20 to 245,374,54210.4%4,479,84810.9%428,1599.3%313,6166.8%115,9499.0%36,97013.2%
25 to 295,059,3179.8%4,156,75910.1%385,7508.4%336,3557.3%125,5219.8%44,93216.0%
30 to 344,029,0107.8%3,237,6777.9%326,8037.1%318,3296.9%113,3988.8%32,80211.7%
35 to 393,467,7676.7%2,674,1546.5%319,2316.9%342,3167.5%108,1208.4%23,9458.5%
40 to 442,948,6185.7%2,164,7385.3%319,2796.9%351,4737.7%95,9047.5%17,2256.1%
45 to 492,620,2835.1%1,902,1334.6%294,4676.4%325,1857.1%85,6216.7%12,8774.6%
50 to 542,218,2894.3%1,559,9263.8%247,5355.4%324,5397.1%75,7835.9%10,5063.7%
55 to 591,797,4083.5%1,242,2013.0%186,1484.0%295,5966.4%65,3325.1%8,1322.9%
60 to 641,385,7682.7%913,4412.2%137,0503.0%273,6576.0%55,1944.3%6,4252.3%
65 to 69957,8051.9%601,0601.5%86,2851.9%227,3085.0%38,2773.0%4,8751.7%
70 to 74748,3311.4%485,8521.2%60,3111.3%173,4343.8%25,0841.9%3,6491.3%
75 to 79481,2670.9%310,7080.8%37,4410.8%116,9222.5%13,9541.1%2,2420.8%
80 to 84322,9160.6%218,1450.5%19,2780.4%77,0731.7%7,1550.6%1,2650.5%
85-plus255,6730.5%180,5200.4%14,5910.3%54,9491.2%4,4790.3%1,1330.4%
All ages51,770,560100%41,000,938(100%)4,615,401(100%)4,586,838(100%)1,286,930(100%)280,454(100%)
% of SA100%79.20%8.92%8.86%2.49%0.54%

Racial composition of each age group[edit]

Note that while over one-fifth (20%) of each age group over 65 is white, whites form less than one-twentieth (5%) of South Africans under 5 years of age. Similarly, while the Coloured population is now about equal to the white population (about 4.6 million each or 8.9% of the total), the nearly 2.9 million Coloured under 35 outnumber just over 2 million whites under 35 in every age group below 35, but the 1.7 million Coloured over 35 are less numerous than their 2.5 million white contemporaries in every age group above 35.

Age groupAll racesBlack African% of age grpColoured% of age grpWhite% of age grpIndian or Asian% of age grpOther% of age grp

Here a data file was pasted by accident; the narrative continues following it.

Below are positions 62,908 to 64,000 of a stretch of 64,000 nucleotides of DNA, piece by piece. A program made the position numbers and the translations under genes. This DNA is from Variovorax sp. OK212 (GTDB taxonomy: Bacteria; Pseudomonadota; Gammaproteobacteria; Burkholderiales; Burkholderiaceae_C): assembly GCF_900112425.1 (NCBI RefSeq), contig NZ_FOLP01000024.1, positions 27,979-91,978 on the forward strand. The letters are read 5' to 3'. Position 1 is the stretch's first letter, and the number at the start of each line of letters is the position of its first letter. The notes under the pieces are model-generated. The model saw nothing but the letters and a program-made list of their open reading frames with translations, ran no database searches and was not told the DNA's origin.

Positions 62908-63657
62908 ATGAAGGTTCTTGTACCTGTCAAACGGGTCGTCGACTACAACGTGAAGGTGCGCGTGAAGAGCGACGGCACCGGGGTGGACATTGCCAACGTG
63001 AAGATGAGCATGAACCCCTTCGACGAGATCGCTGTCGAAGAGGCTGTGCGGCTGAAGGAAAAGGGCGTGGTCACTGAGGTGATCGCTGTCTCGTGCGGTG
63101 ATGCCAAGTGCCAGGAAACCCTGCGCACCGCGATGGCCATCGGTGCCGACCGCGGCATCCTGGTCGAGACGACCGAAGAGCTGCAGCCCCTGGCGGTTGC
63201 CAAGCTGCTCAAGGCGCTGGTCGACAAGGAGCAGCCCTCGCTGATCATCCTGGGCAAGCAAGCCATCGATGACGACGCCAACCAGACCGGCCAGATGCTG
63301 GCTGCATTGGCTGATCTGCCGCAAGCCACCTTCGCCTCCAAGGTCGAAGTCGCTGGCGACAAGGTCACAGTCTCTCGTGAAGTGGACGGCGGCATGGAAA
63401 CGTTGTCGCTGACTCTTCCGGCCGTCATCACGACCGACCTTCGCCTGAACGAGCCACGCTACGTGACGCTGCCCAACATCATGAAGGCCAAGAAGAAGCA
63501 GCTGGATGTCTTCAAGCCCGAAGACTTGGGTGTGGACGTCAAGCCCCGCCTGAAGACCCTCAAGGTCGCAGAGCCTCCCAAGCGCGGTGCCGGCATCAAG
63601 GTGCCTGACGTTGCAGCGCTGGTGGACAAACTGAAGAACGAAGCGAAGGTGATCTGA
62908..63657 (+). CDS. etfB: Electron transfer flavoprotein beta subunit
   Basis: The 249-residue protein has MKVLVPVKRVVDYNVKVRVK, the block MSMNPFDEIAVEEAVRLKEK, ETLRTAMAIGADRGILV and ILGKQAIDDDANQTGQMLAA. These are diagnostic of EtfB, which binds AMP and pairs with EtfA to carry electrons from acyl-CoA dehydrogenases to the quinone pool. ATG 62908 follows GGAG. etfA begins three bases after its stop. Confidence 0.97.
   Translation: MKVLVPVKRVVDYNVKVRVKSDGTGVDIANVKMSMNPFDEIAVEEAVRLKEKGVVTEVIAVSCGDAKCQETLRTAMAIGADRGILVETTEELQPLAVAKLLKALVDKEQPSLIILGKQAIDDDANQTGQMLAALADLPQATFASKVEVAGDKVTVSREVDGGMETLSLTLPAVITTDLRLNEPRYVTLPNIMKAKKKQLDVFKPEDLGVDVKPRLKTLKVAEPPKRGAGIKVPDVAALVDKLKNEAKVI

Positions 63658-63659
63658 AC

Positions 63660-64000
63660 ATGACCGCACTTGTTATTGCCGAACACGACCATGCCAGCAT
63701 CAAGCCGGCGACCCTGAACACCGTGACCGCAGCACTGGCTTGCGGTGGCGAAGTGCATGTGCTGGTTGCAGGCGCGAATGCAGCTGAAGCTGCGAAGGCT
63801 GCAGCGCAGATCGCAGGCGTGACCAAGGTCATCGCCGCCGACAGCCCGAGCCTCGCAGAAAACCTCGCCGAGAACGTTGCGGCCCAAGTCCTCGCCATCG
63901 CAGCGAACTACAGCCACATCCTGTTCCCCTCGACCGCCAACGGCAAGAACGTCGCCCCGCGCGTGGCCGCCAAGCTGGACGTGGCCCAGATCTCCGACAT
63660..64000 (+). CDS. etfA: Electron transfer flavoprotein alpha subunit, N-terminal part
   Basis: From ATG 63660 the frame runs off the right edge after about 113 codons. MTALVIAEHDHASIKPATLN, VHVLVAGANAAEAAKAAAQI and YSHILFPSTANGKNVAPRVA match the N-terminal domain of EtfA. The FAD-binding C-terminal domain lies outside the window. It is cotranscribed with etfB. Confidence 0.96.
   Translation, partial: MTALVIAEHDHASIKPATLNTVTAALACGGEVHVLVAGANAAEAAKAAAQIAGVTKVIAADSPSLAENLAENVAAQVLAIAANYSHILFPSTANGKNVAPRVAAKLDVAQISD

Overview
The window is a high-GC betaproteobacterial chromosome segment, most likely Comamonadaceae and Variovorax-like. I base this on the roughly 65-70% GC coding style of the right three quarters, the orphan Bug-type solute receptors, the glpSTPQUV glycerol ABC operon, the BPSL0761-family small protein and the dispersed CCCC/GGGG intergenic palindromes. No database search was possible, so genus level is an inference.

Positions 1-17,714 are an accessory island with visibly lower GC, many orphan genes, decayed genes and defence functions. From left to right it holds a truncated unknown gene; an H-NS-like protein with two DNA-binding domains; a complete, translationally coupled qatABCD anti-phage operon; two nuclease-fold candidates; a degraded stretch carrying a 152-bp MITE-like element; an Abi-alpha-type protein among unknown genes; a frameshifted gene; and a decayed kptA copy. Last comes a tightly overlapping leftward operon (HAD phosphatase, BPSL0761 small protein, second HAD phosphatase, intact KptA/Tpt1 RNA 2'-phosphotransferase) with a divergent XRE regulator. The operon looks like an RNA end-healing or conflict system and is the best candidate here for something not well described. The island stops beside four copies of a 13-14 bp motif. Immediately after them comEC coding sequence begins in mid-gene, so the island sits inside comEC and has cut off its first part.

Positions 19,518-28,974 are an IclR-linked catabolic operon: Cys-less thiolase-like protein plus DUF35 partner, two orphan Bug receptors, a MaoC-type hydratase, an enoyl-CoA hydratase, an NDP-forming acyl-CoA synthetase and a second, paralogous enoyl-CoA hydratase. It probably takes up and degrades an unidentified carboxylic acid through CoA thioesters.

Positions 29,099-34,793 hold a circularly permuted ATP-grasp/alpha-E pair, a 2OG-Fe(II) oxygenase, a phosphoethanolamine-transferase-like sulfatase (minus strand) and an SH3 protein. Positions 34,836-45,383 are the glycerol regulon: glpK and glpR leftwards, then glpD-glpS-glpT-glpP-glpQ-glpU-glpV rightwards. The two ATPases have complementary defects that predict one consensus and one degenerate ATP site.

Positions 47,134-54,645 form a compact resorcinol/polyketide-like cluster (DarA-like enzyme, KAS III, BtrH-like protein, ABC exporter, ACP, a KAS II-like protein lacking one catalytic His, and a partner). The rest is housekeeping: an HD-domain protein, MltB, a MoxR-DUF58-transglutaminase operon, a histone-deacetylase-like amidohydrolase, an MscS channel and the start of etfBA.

under 55,685,4524,830,44285.0%470,0908.3%268,2674.7%90,7951.6%25,8570.5%
5 to 94,819,7514,054,01984.1%421,0388.7%245,5675.1%82,5841.7%16,5430.5%
10 to 144,594,8863,817,86383.1%420,6839,1%257,3535.6%85,2231.9%13,7640.3%
15 to 195,003,4774,171,45083.4%431,2638.6%284,8965.7%98,5562.0%17,3120.3%
20 to 245,374,5424,479,84883.4%428,1598.0%313,6165.8%115,9492.2%36,9700.7%
25 to 295,059,3174,156,75982.2%385,7507.6%336,3556.6%125,5212.5%44,9320.9%
30 to 344,029,0103,237,67780.4%326,8038.1%318,3297.9%113,3982.8%32,8020.8%
35 to 393,467,7672,674,15477.1%319,2319.2%342,3169.9%108,1203.1%23,9450.7%
40 to 442,948,6182,164,73873.4%319,27910.8%351,47311.9%95,9043.3%17,2250.6%
45 to 492,620,2831,902,13372.6%294,46711.2%325,18512.4%85,6213.3%12,8770.5%
50 to 542,218,2891,559,92670.3%247,53511.2%324,53914.6%75,7833.4%10,5060.5%
55 to 591,797,4081,242,20169.1%186,14810.4%295,59616.4%65,3323.6%8,1320.5%
60 to 641,385,768913,44165.9%137,0509.9%273,65719.7%55,1944.0%6,4250.5%
65 to 69957,805601,06062.8%86,2859.0%227,30823.7%38,2774.0%4,8750.5%
70 to 74748,331485,85264.9%60,3118.1%173,43423.2%25,0843.4%3,6490.5%
75 to 79481,267310,70864.6%37,4417.8%116,92224.3%13,9542.9%2,2420.5%
80 to 84322,916218,14567.6%19,2786.0%77,07323.9%7,1552.2%1,2650.4%
85-plus255,673180,52070.6%14,5915.7%54,94921.5%4,4791.8%1,1330.4%
All ages51,770,56041,000,93879.20%4,615,4018.92%4,586,8388.86%1,286,9302.49%280,4540.54%

Racial groups[edit]

Population density in South Africa
Dominant population groups in South Africa.
  Black African
  Coloured
  Indian or Asian
  White
  None dominant

Statistics South Africa asks people to describe themselves in the census in terms of five racial population groups.[15] The 2011 census figures for these groups were Black African at 79.2%, White at 8.9%, Coloured at 8.9%, Indian or Asian at 2.5%, and Other/Unspecified at 0.5%.[16]:21 The first census in South Africa in 1911 showed that whites made up 22% of the population; it declined to 16% in 1980,[17] and 8.9% in 2011.[16]:21

Languages[edit]

South Africa has eleven official languages:[18] Afrikaans, English, Ndebele, Northern Sotho, Sotho, Swazi, Tswana, Tsonga, Venda, Xhosa and Zulu. In this regard it is third only to Bolivia and India in number. While all the languages are formally equal, some languages are spoken more than others. According to the 2011 census, the three most spoken first languages are Zulu (22.7%), Xhosa (16.0%), and Afrikaans (13.5%).[16]:23–25 Despite the fact that English is recognised as the language of commerce and science, it ranked fourth, and was spoken by only 9.6% of South Africans as a first language in 2011.[16]:23–25